This matters vitally today as the U.S., disappointed by its experience in Iraq, threatens to return to its disastrous “Habsburg” policy of the latter half of the 20th century, in which the greatest democracy in history and the beacon of humankind supported a long parade of vile dictators and authoritarian regimes in the interests of stability.

The great strategic problem today isn’t instability. The current instability confronting us is the result of our insistence that outwardly stable Middle Eastern states were the highest geopolitical good in the region. The great enabler of Islamist terrorism has been the artificial stability imposed on the Middle East by local despots backed by foreign powers. Increasingly, populations saw no hope of meaningful change. Right on schedule historically, charismatic religious bigots stepped in to offer not only hope, but a divine dispensation. It cannot be repeated too often or too forcefully: When human beings see no hope of remediation on this earth, they become susceptible to the prophets of religious violence, to the argument that their God wants them to punish their oppressors. And their conversion is a one-way street.

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Posted in * Culture-Watch, * International News & Commentary, Middle East, Religion & Culture

Stump speeches taking a page from the Bible

Does Scripture have a place on the campaign trail?

In a previous blog post at chicagotribune.com/seeker about U.S. Sen. Barack Obama’s speech Saturday to the United Church of Christ, I mentioned how journalist Bill Moyers tried to rally 10,000 of his brethren to save democracy. In doing so, Moyers reflected on the Gospel of Matthew as a road map for quiet revolution and social change.

When asked earlier this year how Matthew factored into Obama’s political thinking, the Illinois Democrat told me:

“It’s powerful, and I think it’s one that’s important for all of us to pray on. One of the things that I’m always interested in when it comes to politics is making sure I can continually translate values that are grounded in my religious faith into universal values that appeal to all people. If I’m in church I might quote some Scripture. If I’m outside a church I might quote FDR. Hopefully, they both lead to the same place.”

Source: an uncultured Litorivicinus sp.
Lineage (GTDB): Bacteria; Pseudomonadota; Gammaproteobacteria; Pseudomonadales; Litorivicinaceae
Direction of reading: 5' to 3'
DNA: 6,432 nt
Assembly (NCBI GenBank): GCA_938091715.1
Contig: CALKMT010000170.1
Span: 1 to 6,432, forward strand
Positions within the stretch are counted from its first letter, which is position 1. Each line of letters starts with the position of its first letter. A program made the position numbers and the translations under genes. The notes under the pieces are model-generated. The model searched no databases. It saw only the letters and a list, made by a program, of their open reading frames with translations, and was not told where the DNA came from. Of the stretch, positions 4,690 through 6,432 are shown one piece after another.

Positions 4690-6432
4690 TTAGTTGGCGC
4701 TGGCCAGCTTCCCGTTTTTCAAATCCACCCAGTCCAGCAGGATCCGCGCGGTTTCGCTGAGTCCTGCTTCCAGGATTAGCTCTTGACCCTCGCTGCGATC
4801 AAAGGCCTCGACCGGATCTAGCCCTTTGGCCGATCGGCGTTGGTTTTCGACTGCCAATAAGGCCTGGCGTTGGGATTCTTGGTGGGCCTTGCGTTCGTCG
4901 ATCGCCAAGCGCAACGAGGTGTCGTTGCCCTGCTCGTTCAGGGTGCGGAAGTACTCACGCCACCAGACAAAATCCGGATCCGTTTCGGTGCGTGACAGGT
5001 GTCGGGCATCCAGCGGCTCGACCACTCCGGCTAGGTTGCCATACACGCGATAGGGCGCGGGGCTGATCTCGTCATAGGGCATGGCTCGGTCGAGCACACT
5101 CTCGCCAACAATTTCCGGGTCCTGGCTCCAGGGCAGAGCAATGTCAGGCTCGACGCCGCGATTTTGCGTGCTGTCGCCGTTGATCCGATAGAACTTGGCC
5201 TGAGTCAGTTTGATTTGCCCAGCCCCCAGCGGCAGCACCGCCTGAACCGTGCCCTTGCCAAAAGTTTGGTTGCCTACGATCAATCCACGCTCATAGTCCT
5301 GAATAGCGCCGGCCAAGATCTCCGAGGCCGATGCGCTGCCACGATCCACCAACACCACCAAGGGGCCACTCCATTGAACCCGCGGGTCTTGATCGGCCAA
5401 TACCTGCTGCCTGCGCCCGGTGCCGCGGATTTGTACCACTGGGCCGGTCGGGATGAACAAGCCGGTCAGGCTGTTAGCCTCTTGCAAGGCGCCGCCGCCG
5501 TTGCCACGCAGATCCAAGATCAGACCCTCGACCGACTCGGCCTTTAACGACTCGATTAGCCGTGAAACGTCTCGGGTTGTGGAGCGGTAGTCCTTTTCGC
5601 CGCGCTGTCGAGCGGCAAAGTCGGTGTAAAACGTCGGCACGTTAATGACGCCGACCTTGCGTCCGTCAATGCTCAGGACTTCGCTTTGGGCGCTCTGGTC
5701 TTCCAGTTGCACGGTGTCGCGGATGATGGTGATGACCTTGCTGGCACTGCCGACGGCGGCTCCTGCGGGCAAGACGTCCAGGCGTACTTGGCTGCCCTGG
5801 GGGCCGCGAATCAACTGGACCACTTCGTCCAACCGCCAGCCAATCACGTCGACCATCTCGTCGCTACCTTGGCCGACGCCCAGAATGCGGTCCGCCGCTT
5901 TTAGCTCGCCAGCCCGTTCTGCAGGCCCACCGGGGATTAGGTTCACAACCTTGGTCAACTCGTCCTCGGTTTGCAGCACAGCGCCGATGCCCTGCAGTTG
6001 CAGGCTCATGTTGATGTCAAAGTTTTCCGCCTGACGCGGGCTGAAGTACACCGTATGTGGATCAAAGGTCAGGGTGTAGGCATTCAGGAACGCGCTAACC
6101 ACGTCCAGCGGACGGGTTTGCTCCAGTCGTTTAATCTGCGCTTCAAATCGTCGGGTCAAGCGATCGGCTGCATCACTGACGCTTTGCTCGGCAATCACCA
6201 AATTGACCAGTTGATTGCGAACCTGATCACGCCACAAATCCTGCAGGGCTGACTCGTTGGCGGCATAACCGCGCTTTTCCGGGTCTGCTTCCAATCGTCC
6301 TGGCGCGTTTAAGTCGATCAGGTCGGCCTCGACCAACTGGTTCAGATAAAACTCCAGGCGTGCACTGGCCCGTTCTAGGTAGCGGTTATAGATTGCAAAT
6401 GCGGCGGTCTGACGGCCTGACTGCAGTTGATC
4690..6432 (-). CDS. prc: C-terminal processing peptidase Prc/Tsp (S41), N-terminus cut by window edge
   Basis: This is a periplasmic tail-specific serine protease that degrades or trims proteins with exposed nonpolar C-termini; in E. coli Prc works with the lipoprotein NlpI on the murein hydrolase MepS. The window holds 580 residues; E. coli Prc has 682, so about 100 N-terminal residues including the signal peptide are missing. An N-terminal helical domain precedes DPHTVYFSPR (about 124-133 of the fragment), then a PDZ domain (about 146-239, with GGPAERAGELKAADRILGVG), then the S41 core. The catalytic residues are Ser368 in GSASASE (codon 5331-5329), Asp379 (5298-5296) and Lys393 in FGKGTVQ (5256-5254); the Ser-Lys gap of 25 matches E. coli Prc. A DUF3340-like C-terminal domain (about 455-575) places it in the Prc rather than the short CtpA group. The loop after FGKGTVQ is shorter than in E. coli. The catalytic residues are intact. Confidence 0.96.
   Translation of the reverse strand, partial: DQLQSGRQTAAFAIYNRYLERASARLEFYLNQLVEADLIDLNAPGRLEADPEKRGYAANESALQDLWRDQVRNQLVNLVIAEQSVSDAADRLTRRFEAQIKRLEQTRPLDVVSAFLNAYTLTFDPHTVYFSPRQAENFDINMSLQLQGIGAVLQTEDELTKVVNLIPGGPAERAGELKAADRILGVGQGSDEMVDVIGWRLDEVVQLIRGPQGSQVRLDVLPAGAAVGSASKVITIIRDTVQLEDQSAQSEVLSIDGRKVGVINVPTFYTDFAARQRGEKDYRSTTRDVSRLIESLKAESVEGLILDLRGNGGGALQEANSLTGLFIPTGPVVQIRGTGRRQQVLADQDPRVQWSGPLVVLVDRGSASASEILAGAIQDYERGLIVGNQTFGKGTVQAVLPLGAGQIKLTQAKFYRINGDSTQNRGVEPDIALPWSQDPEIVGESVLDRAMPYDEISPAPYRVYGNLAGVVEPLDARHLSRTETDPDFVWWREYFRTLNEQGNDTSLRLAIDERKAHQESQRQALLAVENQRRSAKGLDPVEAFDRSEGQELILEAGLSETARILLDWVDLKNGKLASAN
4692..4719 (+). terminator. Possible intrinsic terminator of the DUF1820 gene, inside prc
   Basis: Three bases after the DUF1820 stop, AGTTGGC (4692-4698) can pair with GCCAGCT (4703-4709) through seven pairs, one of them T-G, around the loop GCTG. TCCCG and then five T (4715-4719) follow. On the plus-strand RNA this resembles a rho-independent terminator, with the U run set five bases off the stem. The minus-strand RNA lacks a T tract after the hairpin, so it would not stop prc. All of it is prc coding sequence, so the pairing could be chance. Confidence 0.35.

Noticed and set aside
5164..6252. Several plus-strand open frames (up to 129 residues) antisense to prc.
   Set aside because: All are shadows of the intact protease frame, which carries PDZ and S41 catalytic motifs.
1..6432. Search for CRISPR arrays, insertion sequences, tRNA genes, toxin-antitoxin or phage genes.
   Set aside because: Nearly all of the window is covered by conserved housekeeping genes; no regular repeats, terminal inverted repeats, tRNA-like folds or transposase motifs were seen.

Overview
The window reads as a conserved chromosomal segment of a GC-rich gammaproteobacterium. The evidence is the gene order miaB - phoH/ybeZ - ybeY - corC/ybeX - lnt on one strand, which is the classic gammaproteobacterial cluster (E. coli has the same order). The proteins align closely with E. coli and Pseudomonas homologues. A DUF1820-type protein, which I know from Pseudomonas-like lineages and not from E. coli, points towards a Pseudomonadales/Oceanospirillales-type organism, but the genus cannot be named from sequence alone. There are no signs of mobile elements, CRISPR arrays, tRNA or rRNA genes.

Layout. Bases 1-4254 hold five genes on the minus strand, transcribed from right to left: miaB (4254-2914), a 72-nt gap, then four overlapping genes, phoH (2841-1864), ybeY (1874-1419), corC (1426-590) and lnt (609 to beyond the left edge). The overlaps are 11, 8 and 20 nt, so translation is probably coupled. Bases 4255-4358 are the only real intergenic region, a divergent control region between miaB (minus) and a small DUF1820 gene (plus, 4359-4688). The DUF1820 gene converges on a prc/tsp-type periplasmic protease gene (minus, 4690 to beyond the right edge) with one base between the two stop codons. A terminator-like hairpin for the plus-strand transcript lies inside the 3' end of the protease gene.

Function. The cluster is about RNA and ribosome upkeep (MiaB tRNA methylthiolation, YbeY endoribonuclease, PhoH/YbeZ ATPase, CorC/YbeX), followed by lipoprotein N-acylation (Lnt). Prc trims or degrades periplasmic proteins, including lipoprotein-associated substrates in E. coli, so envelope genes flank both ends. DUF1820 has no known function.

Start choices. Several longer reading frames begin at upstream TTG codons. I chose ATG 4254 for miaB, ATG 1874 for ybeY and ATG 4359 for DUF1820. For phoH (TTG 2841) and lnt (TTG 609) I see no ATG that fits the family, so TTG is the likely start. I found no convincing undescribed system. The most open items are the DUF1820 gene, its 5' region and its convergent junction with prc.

Read it all.

Posted in * Culture-Watch, * Economics, Politics, Religion & Culture, US Presidential Election 2008

Car on fire crashes into Glasgow airport

A car on fire has been driven at the main terminal building at Glasgow Airport, police have confirmed.
Eyewitnesses have described a Jeep Cherokee being driven at speed towards the building with flames coming out from underneath.

They have also described seeing two Asian men, one of whom was on fire, who had been in the car.

The airport has been evacuated and all flights suspended following the incident at 1515 BST.

Read it all.

Posted in * Economics, Politics, Terrorism

Words of Appreciation for Fr. Al Kimel and his blog Pontifications

Many of us in the Anglican blogosphere have been saddened this week to learn that our friend and one-time fellow Anglican blogger (now a Roman Catholic) Fr. Al Kimel is giving up blogging for personal reasons. Pontifications has been one of the best theological blogs on the web, applauded by Catholics, Anglicans, Orthodox, with a very large and loyal readership.

It was near the top of the non-Anglican links list we’ve compiled, but haven’t yet had a chance to format and post on our side-bar here.

We first read the news on Orthodox priest Fr. Stephen Freeman’s blog, Glory to God for All Things, which Fr. Al introduced many of us to. Todd Granger, Brad Drell and Sarah Hey of Stand Firm all picked up the news and added their comments.

Just this morning, I read Ralph Webb’s comments on his blog, Anglican Action.

Namarie indeed, Father Kimel. But as you say goodbye, do know that your faithful service to our Lord and your work to renew the Episcopal Church has not been in vain. You have inspired people who you do not know and who have never met you to stay faithful to our Lord and Savior. We remember your work on the Baltimore Declaration. In your departure from TEC, our loss was Rome’s gain. We thank you for providing us with, for a few years, one of the most spiritually sound, astute, and challenging blogs out there. And if our Lord ever leads you to take up blogging again, many of us will be grateful.

May our Lord grant the healing that you need, for “the hands of a healer are the hands of a king” (Tolkien again, rough paraphrase from memory).

This elf says “Amen!” to all of what my fellow bloggers have written so eloquently, and adds my profound thanks to Fr. Al for Pontifications and all he contributed to TitusOneNine as well in many comment threads. And it is worth noting that Fr. Al’s essay “The Grand Question” holds the records for most comments ever on TitusOneNine, with a staggering 561 comments!